|Bid||62.67 x 1000|
|Ask||62.91 x 900|
|Day's Range||62.46 - 63.39|
|52 Week Range||55.06 - 83.88|
|PE Ratio (TTM)||N/A|
|Beta (3Y Monthly)||1.30|
|Expense Ratio (net)||0.47%|
The break below key levels of support earlier this year on the charts from across key segments of commodities such as forestry products and basic materials has dominated the attention of active traders, but as of late, it appears as though the story is now changing. Looking back on the chart of the iShares Global Timber & Forestry ETF, it may seem as though it was obvious that the break below the long-term trendline was pointing to a move lower.
Strong uptrends across the timber and forestry industries over the past couple of years have made these segments quite popular among active traders. More specifically, followers of technical analysis have turned to companies within these segments because the predictable nature of the price action near influential levels of support and resistance has made for some of the most profitable trades within the broader commodities market. In the paragraphs below, we'll take a look at several charts suggesting that the story has changed and that the uptrend has reversed.
Recent selling pressure across the commodities market has sent the prices below key levels of technical support, which has active traders on the lookout for a continued move lower. In this article, we'll take a look at the charts of several popular exchange-traded products that are used as barometers for gauging the future direction of the major commodities markets and key segments. Given the rise in niche exchange-traded funds (ETFs), active traders often turn to the Invesco DB Commodity Index Tracking Fund to get a sense of the overall direction of the broad commodities market.
Lumber, paper, packaging and other forestry-related products have been trading within one of the strongest uptrends found anywhere in the public markets over the past several years. In this article, we'll take a look at the charts of several forestry-related assets and try to determine how active traders will look to position themselves over the weeks or months ahead. The iShares Global Timber & Forestry ETF is one of the most popular exchange-traded products used by active traders for gaining exposure to companies that produce forest products, agricultural products, and paper and packaging products.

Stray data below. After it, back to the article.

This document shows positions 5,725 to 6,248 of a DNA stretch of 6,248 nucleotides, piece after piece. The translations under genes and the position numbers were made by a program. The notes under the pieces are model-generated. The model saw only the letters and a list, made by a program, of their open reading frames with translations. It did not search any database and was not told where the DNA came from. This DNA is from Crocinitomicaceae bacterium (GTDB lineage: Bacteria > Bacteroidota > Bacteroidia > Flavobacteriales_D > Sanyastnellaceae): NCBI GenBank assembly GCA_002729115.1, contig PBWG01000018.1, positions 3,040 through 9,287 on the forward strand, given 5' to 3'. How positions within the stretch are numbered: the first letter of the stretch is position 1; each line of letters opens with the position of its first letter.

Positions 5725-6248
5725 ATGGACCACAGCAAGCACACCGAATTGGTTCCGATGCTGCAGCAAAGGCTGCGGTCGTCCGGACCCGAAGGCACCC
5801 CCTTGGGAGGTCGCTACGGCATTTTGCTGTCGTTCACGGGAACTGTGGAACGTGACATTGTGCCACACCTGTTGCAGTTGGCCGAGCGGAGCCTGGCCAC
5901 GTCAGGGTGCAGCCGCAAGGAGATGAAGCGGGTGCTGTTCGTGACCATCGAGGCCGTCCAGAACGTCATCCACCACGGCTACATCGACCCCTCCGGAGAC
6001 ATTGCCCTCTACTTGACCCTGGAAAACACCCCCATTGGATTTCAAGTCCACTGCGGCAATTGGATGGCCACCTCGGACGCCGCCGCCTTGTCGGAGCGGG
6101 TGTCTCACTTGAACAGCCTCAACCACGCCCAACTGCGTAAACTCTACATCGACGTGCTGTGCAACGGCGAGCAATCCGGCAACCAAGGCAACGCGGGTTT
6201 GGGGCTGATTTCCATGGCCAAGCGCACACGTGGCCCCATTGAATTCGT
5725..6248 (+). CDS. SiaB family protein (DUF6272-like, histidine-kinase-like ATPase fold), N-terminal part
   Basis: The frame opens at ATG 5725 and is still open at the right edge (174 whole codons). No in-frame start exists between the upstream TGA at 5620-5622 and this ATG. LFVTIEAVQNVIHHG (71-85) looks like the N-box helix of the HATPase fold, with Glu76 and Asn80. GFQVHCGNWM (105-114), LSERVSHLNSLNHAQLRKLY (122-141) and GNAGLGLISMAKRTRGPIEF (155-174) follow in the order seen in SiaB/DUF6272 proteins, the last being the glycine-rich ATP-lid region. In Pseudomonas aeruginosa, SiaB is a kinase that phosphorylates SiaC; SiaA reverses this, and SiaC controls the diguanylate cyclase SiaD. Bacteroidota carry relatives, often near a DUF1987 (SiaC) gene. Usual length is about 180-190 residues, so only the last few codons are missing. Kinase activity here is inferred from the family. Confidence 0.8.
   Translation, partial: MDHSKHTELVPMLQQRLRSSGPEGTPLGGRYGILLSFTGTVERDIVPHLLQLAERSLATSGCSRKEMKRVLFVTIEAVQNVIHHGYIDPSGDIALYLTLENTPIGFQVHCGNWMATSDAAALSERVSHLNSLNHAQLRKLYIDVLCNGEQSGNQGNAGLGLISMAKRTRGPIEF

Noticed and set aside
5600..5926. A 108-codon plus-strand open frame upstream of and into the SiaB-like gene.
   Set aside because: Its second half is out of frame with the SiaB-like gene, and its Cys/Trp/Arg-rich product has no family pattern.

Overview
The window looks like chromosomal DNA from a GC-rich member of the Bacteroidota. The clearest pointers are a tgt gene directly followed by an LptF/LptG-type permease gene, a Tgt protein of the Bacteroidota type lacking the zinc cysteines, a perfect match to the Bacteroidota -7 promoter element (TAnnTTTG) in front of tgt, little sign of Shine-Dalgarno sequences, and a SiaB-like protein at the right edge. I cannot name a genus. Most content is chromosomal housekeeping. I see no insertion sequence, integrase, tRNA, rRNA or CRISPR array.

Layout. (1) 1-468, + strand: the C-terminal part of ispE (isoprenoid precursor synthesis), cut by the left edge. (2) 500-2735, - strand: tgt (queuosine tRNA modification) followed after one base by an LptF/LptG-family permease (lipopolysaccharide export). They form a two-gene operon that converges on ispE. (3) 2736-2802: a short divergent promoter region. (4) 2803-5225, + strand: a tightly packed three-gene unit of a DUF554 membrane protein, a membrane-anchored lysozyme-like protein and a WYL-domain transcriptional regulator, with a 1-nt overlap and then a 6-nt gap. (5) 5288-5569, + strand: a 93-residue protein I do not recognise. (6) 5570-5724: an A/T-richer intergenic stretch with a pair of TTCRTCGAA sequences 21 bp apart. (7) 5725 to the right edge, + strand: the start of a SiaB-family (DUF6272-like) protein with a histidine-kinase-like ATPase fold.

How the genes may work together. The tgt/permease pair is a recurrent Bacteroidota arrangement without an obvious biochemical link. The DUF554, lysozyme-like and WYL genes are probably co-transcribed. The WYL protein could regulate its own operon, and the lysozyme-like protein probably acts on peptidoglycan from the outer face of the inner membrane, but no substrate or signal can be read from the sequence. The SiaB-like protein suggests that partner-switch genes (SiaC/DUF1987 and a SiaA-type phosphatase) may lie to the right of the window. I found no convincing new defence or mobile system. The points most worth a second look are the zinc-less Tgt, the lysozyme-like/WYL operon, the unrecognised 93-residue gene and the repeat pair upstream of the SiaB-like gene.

Over the past several years, the global timber and forestry market has been trading within one of the strongest uptrends anywhere in the public markets. Specifically, breakdowns below key support levels such as key trendlines and long-term moving averages are being looked at by technical traders as a leading indicator of future selling pressure and could be a useful warning for the bulls who are contemplating their asset allocation strategies for the last half of 2018. Investors and traders who seek exposure to companies that produce forest products, agricultural products, and paper and packaging products often turn to the iShares Global Timber & Forestry ETF ( WOOD).
In this article, we take a look at the charts and try to determine how active traders will position themselves to profit from the resumption of the powerful uptrend. One of the most widely followed exchange-traded funds (ETFs) by retail investors seeking exposure to the global timber and forestry market is the iShares Global Timber & Forestry ETF. Taking a look at the chart, you can see that the price is trading a along a well-defined trendline and that it has behaved consistently on each attempted pullback.
The “Job Openings and Labor Turnover Survey” (or JOLTS) data for February was reported on April 13, and it contains information about job openings and total separations. The total number of separations includes layoffs, retirements, and voluntary quitting. As per the latest JOLTS report, the total separations for February was 5.2 million at a rate of 3.5% of the total workforce and a decrease from the January reading of 5.9 million and 4.1%, respectively.
January’s JOLTS (Job Openings and Labor Turnover Survey) data, which contains information about job openings and total separations, was reported on March 16. The separation total includes layoffs, retirements, and voluntary quits. Total separations in January stood at 5.9 million, representing 4.1% of the total workforce and a minor increase from the December reading of 5.1 million.
The “Job Openings and Labor Turnover Survey” (or JOLTS) data for December was reported on February 6 and contains information about job openings and total separations. The total number of separations include layoffs, retirements, and voluntary quits. As per the latest JOLTS report, total separations for December were 5.2 million, which is 3.6% of the total workforce.